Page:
As I strolled into Champaign-Urbana early Thursday afternoon to collect my press pass — surveying which venues would be used within the massive Krannert Center for the Performing Arts — I had a few things on my mind. Where was I going to stick the temporary tattoos I’d just been given as press swag? Where was all the money coming from for the new building developments on Green Street? The mafia? International students? Both? And most importantly, what was it like to be a British sound engineer?
The University of Illinois is a great place for questions, most decidedly more profound than the ones I was pondering. I should know. I spent four years there contemplating the entire spectrum, from shallow deliberation on how best to get a pretty girl to come back to my dorm to deep adolescent nihilism and feeling swallowed by the inevitable blackness to which we all return, all the while growing up with and around one of the most incredible artistic oases in the Midwest.
To understand why Champaign-Urbana (or C-U) is commonly ranked in the top places to live for young adults, it helps to have a working knowledge of the city’s development. Through my conversations with established members of the community, I started to see the bigger picture. Many say it started around the mid-2000s when students simply began to stay. Aspiring entrepreneurs and artists who deeply valued their free time were drawn to the cheap cost of living and bustling nightlife brought on by an unending supply of 18-22 year olds. And while they came for the cheap rent, they stayed for the community.
Walk around the University of Illinois and you won’t see too many aesthetic treasures. More likely, you will find cracked streets, broken glass, and shabby apartments. Downtown Champaign and Urbana both respectively offer more appealing scenery, but in themselves neither are remarkable sights. C-U is not home to mountains, or transcendent architecture, or even Uber (yet). Its occupants find solace in street fairs, art galleries, and well-stocked music venues. The growing number of musicians, artists, and small businesses has removed the area’s ghostly visage and replaced it with a bustling bohemian playground, a trend local musician Cody Jensen has dubbed the “Urbana Renaissance.”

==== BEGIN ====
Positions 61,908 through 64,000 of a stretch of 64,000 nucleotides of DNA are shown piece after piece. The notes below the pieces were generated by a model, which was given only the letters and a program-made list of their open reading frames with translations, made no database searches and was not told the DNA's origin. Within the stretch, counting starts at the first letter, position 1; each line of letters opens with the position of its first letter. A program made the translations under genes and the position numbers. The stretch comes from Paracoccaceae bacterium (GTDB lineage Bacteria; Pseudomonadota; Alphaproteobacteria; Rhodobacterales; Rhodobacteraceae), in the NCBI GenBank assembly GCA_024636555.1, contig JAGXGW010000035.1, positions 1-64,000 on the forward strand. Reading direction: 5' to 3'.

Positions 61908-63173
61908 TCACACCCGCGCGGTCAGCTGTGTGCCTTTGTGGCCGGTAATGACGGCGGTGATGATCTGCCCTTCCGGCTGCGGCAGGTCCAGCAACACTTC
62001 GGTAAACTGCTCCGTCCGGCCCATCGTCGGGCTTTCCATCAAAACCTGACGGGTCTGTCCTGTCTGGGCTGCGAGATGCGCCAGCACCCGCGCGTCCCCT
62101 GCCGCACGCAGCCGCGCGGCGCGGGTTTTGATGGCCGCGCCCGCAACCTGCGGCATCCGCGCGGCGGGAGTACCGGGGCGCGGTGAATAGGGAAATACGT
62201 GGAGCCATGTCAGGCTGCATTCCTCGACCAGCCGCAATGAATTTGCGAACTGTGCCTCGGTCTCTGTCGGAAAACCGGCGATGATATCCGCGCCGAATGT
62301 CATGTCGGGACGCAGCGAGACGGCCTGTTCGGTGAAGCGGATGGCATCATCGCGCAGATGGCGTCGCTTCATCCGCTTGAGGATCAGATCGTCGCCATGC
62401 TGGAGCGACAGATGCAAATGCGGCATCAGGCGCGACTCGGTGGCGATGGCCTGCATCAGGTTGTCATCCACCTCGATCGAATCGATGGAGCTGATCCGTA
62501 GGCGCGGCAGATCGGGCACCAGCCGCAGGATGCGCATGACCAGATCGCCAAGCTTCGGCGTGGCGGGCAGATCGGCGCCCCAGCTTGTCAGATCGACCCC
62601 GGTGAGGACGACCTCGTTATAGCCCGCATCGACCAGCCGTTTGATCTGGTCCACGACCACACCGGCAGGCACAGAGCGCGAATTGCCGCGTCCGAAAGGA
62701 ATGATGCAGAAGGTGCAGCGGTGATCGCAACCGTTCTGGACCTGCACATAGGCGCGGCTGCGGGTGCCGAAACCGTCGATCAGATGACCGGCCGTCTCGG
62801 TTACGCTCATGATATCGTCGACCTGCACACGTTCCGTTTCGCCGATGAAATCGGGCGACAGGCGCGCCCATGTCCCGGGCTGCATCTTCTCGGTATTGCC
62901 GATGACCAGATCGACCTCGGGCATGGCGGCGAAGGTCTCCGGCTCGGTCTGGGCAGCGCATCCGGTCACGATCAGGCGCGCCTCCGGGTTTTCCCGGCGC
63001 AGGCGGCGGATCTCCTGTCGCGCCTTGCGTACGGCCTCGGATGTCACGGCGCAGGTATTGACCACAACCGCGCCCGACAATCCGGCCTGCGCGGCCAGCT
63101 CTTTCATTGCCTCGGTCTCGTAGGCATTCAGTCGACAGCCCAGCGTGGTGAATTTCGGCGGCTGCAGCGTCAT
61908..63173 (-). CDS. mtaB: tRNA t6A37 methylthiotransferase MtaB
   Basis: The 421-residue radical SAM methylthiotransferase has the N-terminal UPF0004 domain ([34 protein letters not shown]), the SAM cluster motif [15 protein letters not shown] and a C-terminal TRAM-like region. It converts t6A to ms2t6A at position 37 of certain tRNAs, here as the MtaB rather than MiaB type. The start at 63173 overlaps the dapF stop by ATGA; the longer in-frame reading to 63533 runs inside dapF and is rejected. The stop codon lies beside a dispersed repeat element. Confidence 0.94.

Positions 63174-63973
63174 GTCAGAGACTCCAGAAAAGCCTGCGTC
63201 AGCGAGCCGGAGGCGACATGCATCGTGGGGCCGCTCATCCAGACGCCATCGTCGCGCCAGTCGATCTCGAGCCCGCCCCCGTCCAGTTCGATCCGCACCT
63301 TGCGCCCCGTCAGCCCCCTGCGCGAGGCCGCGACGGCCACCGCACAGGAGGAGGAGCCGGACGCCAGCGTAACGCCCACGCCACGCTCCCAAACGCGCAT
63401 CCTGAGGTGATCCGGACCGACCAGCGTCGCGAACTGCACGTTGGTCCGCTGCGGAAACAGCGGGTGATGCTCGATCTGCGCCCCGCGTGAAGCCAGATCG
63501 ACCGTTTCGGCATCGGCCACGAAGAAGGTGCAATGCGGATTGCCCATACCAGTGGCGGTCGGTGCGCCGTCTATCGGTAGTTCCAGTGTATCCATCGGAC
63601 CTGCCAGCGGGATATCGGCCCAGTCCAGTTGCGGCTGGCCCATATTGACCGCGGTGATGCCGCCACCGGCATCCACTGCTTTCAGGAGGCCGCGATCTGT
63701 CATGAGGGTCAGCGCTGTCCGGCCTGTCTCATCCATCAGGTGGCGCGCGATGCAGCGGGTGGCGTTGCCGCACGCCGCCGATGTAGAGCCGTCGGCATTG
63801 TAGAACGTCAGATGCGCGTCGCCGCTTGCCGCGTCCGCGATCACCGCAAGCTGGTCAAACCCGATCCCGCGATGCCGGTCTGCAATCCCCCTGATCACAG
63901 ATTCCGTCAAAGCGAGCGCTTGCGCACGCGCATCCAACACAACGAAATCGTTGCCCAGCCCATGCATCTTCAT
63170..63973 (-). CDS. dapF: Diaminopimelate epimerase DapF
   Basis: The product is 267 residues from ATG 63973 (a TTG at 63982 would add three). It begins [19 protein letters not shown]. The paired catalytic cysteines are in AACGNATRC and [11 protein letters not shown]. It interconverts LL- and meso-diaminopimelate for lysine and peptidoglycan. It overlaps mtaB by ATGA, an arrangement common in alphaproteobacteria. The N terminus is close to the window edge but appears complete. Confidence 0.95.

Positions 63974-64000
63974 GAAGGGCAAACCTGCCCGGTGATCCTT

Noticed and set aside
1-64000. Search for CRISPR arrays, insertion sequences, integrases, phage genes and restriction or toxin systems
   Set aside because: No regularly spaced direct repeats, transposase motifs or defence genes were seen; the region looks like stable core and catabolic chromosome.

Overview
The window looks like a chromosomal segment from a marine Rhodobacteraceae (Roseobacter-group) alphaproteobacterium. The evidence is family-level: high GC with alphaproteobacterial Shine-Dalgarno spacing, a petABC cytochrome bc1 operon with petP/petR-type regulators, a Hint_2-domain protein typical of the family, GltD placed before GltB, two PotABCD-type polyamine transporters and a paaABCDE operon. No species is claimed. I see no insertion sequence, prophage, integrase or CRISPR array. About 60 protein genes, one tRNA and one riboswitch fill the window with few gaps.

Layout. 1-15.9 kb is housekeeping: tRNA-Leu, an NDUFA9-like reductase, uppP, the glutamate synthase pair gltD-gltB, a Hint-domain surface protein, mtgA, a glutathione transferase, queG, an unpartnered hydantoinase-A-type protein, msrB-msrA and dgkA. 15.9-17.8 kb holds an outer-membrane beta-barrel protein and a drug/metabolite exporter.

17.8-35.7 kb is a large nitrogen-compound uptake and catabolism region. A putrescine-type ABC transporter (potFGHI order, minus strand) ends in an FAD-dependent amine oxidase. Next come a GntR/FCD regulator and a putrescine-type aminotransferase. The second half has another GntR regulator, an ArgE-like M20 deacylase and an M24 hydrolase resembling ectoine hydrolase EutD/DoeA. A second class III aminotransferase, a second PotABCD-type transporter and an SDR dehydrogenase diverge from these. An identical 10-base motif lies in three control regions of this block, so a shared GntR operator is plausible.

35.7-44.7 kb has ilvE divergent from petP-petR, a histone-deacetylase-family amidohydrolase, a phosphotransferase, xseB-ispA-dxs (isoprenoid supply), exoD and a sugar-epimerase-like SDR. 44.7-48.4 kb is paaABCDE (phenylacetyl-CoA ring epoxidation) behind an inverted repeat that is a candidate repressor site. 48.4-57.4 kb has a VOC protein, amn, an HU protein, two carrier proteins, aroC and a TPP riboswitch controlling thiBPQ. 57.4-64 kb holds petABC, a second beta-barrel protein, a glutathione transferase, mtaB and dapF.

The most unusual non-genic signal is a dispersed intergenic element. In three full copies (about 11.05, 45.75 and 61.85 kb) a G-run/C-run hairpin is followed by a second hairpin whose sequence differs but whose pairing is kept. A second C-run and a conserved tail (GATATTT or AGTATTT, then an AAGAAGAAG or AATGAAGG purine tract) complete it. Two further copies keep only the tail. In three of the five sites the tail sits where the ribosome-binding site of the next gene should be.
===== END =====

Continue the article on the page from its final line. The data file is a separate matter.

Photo by Sasha Geffen
Pygmalion for its part has been along for every step of the way. It began in 2004, growing from performances in bars to a full-fledged citywide event that’s hosted the likes of Cut Chemist, Unknown Mortal Orchestra, and Grizzly Bear. This was my fourth PYG, and its growth was noticeable. The acoustics were on point. Hiccups were minimal and well-handled. Local emo heroes American Football returned to play their first official show in 15 years. With the help of a wonderful staff and worryingly perfect weather, 2014 was a complete success. It was a perfect storm, distracting me to the point that I forgot how nostalgic I was supposed to feel. It saved otherwise doomed ears from my incessant whining, and for that I am thankful.